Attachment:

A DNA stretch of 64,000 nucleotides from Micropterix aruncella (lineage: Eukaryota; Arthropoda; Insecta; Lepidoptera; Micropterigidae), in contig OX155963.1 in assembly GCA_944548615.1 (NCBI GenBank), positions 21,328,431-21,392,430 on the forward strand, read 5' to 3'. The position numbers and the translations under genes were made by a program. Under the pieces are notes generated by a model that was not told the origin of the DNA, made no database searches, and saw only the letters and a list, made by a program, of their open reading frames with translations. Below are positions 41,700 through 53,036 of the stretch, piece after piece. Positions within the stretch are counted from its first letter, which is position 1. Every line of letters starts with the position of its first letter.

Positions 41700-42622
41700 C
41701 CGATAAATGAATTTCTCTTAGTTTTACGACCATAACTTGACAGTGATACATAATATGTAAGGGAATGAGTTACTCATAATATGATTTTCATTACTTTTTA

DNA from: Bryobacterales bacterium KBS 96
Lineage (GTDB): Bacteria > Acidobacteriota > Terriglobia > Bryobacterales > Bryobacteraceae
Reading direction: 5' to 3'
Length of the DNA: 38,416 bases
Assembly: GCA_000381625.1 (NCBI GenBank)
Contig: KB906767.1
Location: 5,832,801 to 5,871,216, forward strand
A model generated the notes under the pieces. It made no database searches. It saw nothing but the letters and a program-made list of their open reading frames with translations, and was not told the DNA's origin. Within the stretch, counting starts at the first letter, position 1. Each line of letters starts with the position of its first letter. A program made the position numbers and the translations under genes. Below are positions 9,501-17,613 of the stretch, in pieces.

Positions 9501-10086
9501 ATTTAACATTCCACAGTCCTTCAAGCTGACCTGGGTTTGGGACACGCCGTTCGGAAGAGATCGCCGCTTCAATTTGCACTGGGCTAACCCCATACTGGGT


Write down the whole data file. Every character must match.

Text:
A DNA stretch of 64,000 nucleotides from Micropterix aruncella (lineage: Eukaryota; Arthropoda; Insecta; Lepidoptera; Micropterigidae), in contig OX155963.1 in assembly GCA_944548615.1 (NCBI GenBank), positions 21,328,431-21,392,430 on the forward strand, read 5' to 3'. The position numbers and the translations under genes were made by a program. Under the pieces are notes generated by a model that was not told the origin of the DNA, made no database searches, and saw only the letters and a list, made by a program, of their open reading frames with translations. Below are positions 41,700 through 53,036 of the stretch, piece after piece. Positions within the stretch are counted from its first letter, which is position 1. Every line of letters starts with the position of its first letter.

Positions 41700-42622
41700 C
41701 CGATAAATGAATTTCTCTTAGTTTTACGACCATAACTTGACAGTGATACATAATATGTAAGGGAATGAGTTACTCATAATATGATTTTCATTACTTTTTA

DNA from: Bryobacterales bacterium KBS 96
Lineage (GTDB): Bacteria > Acidobacteriota > Terriglobia > Bryobacterales > Bryobacteraceae
Reading direction: 5' to 3'
Length of the DNA: 38,416 bases
Assembly: GCA_000381625.1 (NCBI GenBank)
Contig: KB906767.1
Location: 5,832,801 to 5,871,216, forward strand
A model generated the notes under the pieces. It made no database searches. It saw nothing but the letters and a program-made list of their open reading frames with translations, and was not told the DNA's origin. Within the stretch, counting starts at the first letter, position 1. Each line of letters starts with the position of its first letter. A program made the position numbers and the translations under genes. Below are positions 9,501-17,613 of the stretch, in pieces.

Positions 9501-10086
9501 ATTTAACATTCCACAGTCCTTCAAGCTGACCTGGGTTTGGGACACGCCGTTCGGAAGAGATCGCCGCTTCAATTTGCACTGGGCTAACCCCATACTGGGT